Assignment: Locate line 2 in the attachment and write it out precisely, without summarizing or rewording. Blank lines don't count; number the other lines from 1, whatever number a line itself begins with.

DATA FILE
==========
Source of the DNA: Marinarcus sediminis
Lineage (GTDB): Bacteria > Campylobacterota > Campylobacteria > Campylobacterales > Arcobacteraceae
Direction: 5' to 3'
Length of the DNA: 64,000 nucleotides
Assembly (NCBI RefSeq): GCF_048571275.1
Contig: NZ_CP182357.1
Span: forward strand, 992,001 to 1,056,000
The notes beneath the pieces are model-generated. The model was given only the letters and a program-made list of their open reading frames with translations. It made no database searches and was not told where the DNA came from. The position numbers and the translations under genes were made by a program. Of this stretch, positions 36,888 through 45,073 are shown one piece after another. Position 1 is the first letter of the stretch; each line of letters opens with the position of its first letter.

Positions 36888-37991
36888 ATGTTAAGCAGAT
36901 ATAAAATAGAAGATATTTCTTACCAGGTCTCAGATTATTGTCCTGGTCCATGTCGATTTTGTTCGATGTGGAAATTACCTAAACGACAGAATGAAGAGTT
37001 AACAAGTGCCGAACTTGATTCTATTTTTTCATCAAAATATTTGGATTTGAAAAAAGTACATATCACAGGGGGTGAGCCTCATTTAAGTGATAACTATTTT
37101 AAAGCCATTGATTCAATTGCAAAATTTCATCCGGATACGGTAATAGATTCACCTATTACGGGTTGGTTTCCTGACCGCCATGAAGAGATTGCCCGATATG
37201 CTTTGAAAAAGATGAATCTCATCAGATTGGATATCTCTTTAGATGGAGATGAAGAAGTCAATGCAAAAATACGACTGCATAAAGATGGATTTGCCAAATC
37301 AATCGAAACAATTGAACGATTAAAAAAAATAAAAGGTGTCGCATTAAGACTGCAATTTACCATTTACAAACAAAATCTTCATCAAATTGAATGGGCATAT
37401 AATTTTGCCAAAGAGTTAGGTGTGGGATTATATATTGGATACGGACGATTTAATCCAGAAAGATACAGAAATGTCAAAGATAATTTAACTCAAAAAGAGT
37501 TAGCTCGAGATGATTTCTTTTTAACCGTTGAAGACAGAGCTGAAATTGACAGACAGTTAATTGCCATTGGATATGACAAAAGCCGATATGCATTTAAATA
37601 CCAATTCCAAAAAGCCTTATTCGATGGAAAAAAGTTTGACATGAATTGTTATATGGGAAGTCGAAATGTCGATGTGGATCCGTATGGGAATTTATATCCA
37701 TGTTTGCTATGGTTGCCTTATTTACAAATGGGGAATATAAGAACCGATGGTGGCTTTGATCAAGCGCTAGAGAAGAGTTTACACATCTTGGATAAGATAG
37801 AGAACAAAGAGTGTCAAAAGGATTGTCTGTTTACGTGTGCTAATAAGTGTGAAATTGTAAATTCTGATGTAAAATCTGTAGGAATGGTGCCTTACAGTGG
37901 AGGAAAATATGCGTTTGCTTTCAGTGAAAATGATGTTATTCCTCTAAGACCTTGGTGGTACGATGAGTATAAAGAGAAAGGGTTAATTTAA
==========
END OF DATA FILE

Lineage (GTDB): Bacteria > Campylobacterota > Campylobacteria > Campylobacterales > Arcobacteraceae